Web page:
Municipalities across the country are taking the initiative to reduce fleet costs and curb the number of miles driven. Seattle is the most recent city to do so, with Mayor Mike McGinn calling for a greener fleet in the coming years.
McGinn recently announced a "Million Gallon Challenge," which aims to cut the city's fleet fuel use by that amount by 2020, a 42 percent reduction from what it already uses. This will serve to not only limit costs, but also enhance the green initiatives the city has launched in recent years. Seattle officials have implemented a plan that will focus on four key areas to limit the city's reliance on gas- and diesel-powered vehicles.
"Reducing consumption of petroleum-based fuels is good for the climate and good for the economy," McGinn said. "By ramping up demand on the government side we can help support businesses that are interested in innovating sustainable alternatives to petroleum-based fuels. I encourage my colleagues across the region and country to take similar actions."
Four basic strategies will help the city achieve its goal
One of the major points of the plan calls for additional investments in alternative fuel vehicles. By purchasing hybrid, electric and biofuel-powered trucks, vans and passenger vehicles, city officials hope to lessen pollution and limit gas use.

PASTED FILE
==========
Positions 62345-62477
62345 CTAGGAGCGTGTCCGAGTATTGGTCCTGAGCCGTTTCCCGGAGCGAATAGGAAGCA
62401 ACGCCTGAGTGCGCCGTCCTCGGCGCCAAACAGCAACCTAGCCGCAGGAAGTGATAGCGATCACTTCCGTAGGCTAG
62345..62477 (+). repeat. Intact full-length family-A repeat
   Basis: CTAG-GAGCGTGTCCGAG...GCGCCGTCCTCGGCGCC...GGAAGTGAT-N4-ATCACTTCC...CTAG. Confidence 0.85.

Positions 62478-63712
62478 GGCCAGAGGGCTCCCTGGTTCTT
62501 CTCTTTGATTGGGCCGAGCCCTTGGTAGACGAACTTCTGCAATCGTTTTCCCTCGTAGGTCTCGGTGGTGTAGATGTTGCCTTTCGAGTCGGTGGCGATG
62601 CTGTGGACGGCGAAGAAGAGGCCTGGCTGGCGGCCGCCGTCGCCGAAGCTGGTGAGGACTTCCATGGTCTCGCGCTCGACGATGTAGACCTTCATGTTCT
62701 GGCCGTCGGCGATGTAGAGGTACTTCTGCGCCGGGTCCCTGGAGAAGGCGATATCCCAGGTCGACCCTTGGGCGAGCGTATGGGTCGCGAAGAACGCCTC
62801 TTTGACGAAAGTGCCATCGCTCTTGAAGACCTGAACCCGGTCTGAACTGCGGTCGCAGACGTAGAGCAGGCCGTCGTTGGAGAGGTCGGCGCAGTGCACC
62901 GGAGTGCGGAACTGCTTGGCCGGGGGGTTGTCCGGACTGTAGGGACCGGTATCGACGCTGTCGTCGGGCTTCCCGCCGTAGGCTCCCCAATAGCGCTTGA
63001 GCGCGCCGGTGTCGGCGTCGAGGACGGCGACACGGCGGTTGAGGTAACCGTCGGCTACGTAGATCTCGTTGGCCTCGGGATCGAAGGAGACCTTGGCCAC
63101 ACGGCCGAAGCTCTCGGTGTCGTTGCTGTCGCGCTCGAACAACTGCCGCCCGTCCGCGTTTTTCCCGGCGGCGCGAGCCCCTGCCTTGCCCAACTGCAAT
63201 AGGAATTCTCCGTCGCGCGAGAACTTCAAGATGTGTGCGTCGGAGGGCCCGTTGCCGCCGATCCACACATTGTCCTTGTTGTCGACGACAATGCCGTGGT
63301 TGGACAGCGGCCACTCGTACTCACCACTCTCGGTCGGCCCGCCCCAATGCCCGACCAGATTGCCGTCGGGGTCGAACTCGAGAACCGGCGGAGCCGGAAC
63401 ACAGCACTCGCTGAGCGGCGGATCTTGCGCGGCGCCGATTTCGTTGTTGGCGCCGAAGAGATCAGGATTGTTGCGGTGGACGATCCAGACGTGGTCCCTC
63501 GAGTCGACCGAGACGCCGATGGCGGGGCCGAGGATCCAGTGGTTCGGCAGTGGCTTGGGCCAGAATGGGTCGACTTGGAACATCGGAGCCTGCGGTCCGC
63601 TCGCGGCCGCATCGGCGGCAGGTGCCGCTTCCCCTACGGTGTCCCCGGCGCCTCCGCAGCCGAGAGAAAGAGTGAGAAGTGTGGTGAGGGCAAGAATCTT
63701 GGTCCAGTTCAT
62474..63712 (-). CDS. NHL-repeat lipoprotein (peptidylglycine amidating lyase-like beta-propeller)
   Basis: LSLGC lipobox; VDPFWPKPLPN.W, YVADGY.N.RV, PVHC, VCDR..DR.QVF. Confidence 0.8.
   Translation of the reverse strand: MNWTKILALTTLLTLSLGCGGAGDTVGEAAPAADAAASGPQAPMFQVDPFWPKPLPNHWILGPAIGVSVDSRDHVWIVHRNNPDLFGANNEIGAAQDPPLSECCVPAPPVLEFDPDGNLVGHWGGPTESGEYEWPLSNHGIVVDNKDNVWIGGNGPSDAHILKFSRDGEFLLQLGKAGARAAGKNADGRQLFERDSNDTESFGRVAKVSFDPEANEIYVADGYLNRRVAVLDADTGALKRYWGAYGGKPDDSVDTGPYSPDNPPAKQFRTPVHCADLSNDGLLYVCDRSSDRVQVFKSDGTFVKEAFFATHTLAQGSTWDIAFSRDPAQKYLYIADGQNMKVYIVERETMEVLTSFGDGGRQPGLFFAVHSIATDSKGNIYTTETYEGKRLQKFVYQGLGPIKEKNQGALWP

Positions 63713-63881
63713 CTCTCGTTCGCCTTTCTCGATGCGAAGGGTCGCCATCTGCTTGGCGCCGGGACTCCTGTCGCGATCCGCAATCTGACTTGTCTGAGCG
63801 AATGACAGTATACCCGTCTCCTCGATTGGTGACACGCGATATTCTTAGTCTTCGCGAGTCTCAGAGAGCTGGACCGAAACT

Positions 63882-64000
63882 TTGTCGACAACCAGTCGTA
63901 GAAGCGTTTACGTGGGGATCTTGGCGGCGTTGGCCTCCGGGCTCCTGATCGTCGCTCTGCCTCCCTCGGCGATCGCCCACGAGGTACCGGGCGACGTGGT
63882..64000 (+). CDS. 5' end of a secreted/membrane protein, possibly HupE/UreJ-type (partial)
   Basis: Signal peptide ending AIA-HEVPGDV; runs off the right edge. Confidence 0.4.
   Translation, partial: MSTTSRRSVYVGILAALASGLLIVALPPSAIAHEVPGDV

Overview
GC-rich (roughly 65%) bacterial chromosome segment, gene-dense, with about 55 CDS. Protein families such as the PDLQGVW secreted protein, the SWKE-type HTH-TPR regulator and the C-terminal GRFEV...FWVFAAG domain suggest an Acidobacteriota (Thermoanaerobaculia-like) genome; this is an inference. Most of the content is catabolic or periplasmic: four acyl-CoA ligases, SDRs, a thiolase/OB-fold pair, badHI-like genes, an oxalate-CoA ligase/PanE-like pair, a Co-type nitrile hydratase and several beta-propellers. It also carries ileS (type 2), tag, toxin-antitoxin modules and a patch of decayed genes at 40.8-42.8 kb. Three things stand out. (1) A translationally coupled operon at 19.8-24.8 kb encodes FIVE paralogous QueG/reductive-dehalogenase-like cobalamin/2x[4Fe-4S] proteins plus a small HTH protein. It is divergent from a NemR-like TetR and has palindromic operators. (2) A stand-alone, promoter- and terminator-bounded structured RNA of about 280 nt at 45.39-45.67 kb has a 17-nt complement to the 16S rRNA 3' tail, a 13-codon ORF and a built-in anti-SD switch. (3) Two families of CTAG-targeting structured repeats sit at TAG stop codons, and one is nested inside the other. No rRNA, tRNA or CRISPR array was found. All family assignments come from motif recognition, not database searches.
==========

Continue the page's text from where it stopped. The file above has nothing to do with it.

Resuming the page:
To support the increased use of these cars, plans are underway to improve regional infrastructure. Additional fueling and charging stations will be installed to help government employees refill or charge fleet vehicles.
Increasing availability of a biodiesel blend is another of Seattle's goals in an attempt to save fuel. A special blend made with waste vegetable oil will be readily available at several main fueling stations.
The final area of focus in the "Million Gallon Challenge" includes implementing route planning software. According to the plan, using advanced vehicle technology will work to ensure drivers are taking the most effective routes, reducing excessive idling and identifying the best speeds to achieve optimal gas mileage. The move would save the city employees time, and slash fuel expenses.
Seattle isn't the first major city to implement such plans to trim fuel costs in light of budget constraints and environmental concerns, and it certainly won't be the last. While many local governments may not be able to justify the cost of a brand new, sustainably powered fleet, plenty may be willing to try out vehicle routing software to help them optimize routes, saving time and decreasing fuel use.